THE CLOCK IS TICKING: BY JANUARY 2022, GOOGLE WILL HAVE BANNED THIRDPARTY COOKIES IN CHROME, THE MOST-USED INTERNET BROWSER ON THE PLANET. THIS IS THIRD-PARTY DATA DEPRECIATION IN ACTION – BUT DON’T FEAR, BECAUSE GETTING YOUR DATA HOUSE IN ORDER HAS MAJOR LONG-TERM BENEFITS FOR CUSTOMER ENGAGEMENT, EXPLAINS DAVID ELLIS, MD AT ANALYTICS SPECIALIST AND ADOBE PARTNER STATION10.
Q. Could you tell us about the difference between third-party/first-party data, and why now is the time to take action?
A. First party data is collected about an individual by an organisation with a direct relationship with them. Within that, there’s ‘zero party data’, information that’s declared by the individual to the company. There’s another group, which is going to become more important – ‘second party data’, effectively another organisation’s first party data which has been shared legitimately via data sharing agreement or consent. That’s quite common for media partners in particular, and I think that’s going to be a key mechanism in future. Finally, third party data is data collected about an individual by an organisation that has no direct relationship with them, like media cookies that cross domains and allow organisations to track ads, etc. Third-party data can be used to capture data more nefariously: there’s potential for ‘data leakage’, which browser companies and legislators are keen to crack down on. This is why there’s such a focus on moving away from third party data. There’s also the principle that people should own their own data: the idea of privacy has grown in particular since Cambridge Analytica and some of those other examples.
Q. So there’s a moral imperative. But the business case is also that first-party data is just better for your customers.
A. Yes, absolutely, this is one of the key things. The shift here is the focus on the individual customer. If you’re looking after data in a more ethical way, that is better for them, and it’s better for you, because it’s a way of winning or reinforcing trust. There’s very much a trend towards using data the right way, and that means the customer comes first. Some of our clients have that as a fundamental principle – DAVID ELLIS is MD, Station10, an analytics specialist and Adobe partner even if it makes their lives harder, they’ll collect only the data that’s best for the individual, rather than what might be arguably best for the business.
Q. On the flip side, what are some benefits of thinking about first-party data today?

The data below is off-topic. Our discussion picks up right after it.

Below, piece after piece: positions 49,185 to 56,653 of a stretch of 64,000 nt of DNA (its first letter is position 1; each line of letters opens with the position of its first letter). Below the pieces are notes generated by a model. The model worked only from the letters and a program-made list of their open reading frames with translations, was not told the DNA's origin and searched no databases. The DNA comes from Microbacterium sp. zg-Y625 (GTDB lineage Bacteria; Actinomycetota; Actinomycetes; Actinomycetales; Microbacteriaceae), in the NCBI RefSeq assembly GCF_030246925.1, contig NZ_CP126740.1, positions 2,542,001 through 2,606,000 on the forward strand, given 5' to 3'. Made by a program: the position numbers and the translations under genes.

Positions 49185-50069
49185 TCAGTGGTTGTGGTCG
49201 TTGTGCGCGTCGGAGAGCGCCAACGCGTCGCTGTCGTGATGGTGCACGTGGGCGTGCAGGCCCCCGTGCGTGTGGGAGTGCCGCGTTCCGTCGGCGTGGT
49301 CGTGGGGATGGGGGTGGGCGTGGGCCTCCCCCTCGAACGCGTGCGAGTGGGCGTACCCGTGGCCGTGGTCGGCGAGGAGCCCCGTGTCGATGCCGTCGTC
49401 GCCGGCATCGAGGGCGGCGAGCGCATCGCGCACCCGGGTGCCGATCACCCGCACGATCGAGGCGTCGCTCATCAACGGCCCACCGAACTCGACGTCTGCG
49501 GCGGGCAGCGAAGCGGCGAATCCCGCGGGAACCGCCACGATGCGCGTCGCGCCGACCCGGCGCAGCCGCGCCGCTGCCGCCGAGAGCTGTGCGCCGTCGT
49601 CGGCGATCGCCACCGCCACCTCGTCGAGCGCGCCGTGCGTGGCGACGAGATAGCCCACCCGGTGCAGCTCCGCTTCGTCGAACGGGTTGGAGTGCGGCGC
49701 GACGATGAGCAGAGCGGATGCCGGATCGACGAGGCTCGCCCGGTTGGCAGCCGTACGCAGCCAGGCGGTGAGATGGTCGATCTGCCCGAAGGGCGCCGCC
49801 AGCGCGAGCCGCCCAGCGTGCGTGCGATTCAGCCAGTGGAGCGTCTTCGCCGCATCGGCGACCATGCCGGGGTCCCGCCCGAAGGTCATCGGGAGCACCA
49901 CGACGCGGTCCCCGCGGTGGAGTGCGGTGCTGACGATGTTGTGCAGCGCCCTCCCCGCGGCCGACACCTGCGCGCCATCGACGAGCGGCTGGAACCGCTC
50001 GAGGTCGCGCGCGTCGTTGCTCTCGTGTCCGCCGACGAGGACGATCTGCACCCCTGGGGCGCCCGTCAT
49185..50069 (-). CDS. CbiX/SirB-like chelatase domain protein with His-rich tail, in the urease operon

A. Your data will be more trustworthy within your organisation, more trusted by your customers, and your prospects. It also allows you to collect much more detailed, rich data about your customers, so if you consider the third party ‘old world’, this allows you to know a little bit about lots of people. The first party world means you focus on fewer people, your customers: the people that actually you should care about that much more, but in much greater depth. This changes the way you can evaluate performance. If you apply trusted first-party data to the customer world, the lifetime value is really, really valuable. It’s probably the most important metric of all, because it gives you that indication of how engaged they are with the brand and ultimately how you’re monetising that over time.
Q. And this is going to be more important when we move back to the omni-channel world.
A. Right now, we’re multi device but online only. When [UK lockdown exit date] 21 June comes around, then we come back to a fully multi-channel world and that’s what the future has always been and will always be. Knowing fewer customers but more deeply, then pulling in different data sources and different data sets about your customers, gives you a really fantastic opportunity to build a rich data environment where you can really understand and get insights. On the back of that you can build experiences for them, or reasonably understand their customer journey a lot more easily. So there’s a real opportunity to embrace knowing your customer more deeply, and this holistic approach to understanding your customers and delivering insights and then actioning those on the back of that and creating these multi-channel experiences.
Q. Could you talk about the time limit & other challenges around getting to grips with data deprecation?